Except for the request for an extraordinary shareholders’ meeting or a special audit and the appointment of an auditor at the request of a shareholder, it is not possible to request that additional agenda items be tabled during the shareholders’ meeting. However, any shareholder may make motions relating to any agenda item during the shareholders’ meeting. This is particularly relevant with respect to any election items as additional persons may be proposed for election. Against the background that a significant number of shareholders cast their votes via the independent proxy without giving specific instructions as to ad hoc motions (or by instructing the independent proxy to follow the board’s recommendation in such case), ad hoc motions generally have a low likelihood of succeeding.
Other than with respect to the number of votes or percentage of the capital, Swiss law does not distinguish processes depending on the type of shareholder submitting a proposal.
May shareholders nominate directors for election to the board and use the company’s proxy or shareholder circular infrastructure, at the company’s expense, to do so?
Any shareholder is entitled to nominate a director for election to the board, usually as a motion within the agenda item ‘election of the members of the board of directors’. In this context, if the motion is filed with the company in a timely fashion, the board is obliged to publish the shareholder’s motion in the company’s invitation to the shareholders’ meeting at the company’s expense. However, shareholders may not directly access the share register and divulge their requests via a special proxy access tool.
Activists typically use the media or a dedicated web page for their campaigns once their intentions are publicly disclosed.
May shareholders call a special shareholders’ meeting? What are the requirements? May shareholders act by written consent in lieu of a meeting?
Any shareholder - individually or acting in concert - representing 10 per cent of the share capital (or, according to the predominant legal doctrine, representing shares of a par value of at least 1 million Swiss francs; see question 7) has the right to call an extraordinary shareholders’ meeting. Certain companies have introduced lower thresholds in their articles of association. The required threshold may also be reached by several shareholders acting in concert. The request to call an extraordinary shareholders’ meeting must be submitted in writing to the company’s board and must contain the requested agenda items including the activist’s motions thereto.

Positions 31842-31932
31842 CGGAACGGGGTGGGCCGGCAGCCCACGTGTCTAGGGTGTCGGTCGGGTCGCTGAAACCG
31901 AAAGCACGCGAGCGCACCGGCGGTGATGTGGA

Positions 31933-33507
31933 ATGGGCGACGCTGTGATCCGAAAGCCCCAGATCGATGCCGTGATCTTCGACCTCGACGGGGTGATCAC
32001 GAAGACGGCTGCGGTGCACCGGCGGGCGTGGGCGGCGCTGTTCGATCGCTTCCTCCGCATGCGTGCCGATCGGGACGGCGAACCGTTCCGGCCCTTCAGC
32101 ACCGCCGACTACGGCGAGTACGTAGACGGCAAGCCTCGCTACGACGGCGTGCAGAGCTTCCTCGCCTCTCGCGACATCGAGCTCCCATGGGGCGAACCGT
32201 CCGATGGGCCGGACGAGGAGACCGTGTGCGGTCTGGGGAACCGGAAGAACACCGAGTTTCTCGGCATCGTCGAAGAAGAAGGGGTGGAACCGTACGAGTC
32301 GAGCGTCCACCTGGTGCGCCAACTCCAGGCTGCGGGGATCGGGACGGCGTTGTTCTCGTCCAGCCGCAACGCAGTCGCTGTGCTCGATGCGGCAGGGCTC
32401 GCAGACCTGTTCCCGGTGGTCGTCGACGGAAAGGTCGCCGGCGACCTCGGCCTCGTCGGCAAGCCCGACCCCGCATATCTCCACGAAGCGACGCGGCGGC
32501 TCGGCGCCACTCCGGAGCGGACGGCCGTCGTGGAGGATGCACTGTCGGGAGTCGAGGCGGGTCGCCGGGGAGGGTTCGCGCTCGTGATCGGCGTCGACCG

Shareholders may not act by written consent in lieu of a meeting, but they can be represented by issuing written voting instructions to either the independent proxy or (depending on the articles of association) to another shareholder or a third party.Litigation
What are the main types of litigation shareholders in your jurisdiction may initiate against corporations and directors? May shareholders bring derivative actions on behalf of the corporation or class actions on behalf of all shareholders? Are there methods of obtaining access to company information?
Shareholders may in principle not file lawsuits on behalf of the corporation or on behalf of all shareholders. However, they may file liability actions against directors and members of the executive management where the payment of damages is directed to the company. In addition, any shareholder may challenge shareholders’ resolutions made in violation of the laws or the articles of association with effect for the entire company. Also, certain post-M&A appraisal actions under the Swiss Federal Merger Act have erga omnes effect (ie, all shareholders in the same position as the claimant receive the same compensation). The cost of such proceedings must generally be borne by the company (ie, the defendant).
In general, class actions are not specifically addressed in the Swiss civil procedure. Nevertheless, it allows for a joinder of plaintiffs or defendants: several parties may join their lawsuits in case the same court has jurisdiction and all claims are based on the same set of facts and questions of law. This approach reduces costs and avoids conflicting judgments, but increases complexity. Another corporate litigation tactic worth noting is launching a single litigation test case in order to have a precedent for multiple actions involving the same set of facts and questions of law.
Shareholders are not able to directly prevent the company from accepting a private settlement with an activist shareholder. They may only challenge the board’s settlement resolution on the grounds that such decision was void or bring liability actions against the directors should the board have breached their directors’ duties and should they have caused damage to the company by doing so.